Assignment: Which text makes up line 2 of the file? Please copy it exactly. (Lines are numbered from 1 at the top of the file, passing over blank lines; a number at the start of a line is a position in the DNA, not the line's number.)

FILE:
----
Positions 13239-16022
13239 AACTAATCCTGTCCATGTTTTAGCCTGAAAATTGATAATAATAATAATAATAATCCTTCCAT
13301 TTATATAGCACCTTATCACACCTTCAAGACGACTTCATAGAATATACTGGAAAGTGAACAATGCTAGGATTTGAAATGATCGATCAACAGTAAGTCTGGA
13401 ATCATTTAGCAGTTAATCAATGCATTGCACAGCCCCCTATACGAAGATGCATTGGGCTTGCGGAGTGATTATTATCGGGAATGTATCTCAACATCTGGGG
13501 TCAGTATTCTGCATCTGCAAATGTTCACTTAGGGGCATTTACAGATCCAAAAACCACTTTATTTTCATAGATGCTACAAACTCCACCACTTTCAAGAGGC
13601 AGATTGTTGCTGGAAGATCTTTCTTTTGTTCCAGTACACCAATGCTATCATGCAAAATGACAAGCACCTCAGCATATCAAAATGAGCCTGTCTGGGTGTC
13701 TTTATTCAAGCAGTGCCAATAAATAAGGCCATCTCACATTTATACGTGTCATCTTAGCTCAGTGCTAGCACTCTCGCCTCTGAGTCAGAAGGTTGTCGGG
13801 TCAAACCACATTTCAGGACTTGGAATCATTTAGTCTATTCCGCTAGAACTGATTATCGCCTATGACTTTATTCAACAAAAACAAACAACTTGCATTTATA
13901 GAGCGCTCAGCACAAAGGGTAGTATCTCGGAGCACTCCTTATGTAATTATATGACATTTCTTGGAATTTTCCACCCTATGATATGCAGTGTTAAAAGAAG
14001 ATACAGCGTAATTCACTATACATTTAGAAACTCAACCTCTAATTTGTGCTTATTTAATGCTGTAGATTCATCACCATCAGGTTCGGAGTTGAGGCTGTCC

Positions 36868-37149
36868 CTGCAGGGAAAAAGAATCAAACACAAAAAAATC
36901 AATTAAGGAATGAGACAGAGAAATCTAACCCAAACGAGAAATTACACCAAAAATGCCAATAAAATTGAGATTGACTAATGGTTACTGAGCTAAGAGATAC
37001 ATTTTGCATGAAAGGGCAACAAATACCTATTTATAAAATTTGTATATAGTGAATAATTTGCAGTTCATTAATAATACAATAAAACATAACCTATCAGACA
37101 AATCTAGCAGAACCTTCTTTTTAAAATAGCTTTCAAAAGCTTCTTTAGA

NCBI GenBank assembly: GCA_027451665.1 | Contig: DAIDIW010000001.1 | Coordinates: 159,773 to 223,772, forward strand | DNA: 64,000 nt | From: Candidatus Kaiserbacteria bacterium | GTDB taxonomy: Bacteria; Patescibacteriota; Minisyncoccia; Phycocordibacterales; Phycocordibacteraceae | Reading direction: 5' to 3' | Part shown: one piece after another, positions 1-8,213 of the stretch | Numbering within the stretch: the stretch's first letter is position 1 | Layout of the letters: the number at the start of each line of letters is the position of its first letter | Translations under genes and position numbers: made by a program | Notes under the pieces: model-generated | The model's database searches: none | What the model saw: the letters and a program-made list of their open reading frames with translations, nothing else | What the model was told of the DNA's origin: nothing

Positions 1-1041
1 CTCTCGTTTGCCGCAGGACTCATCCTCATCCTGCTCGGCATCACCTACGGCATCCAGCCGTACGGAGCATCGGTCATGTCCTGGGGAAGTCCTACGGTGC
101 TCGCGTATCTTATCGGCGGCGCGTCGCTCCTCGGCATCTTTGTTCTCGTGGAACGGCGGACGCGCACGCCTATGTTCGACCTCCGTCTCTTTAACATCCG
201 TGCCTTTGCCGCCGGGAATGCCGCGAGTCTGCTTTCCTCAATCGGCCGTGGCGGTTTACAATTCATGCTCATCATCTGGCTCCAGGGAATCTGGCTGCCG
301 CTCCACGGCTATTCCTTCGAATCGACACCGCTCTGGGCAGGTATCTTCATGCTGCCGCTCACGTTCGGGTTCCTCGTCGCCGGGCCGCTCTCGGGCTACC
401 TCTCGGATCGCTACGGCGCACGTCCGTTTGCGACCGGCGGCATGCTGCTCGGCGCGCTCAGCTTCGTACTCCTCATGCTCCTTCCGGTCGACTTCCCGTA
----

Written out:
13239 AACTAATCCTGTCCATGTTTTAGCCTGAAAATTGATAATAATAATAATAATAATCCTTCCAT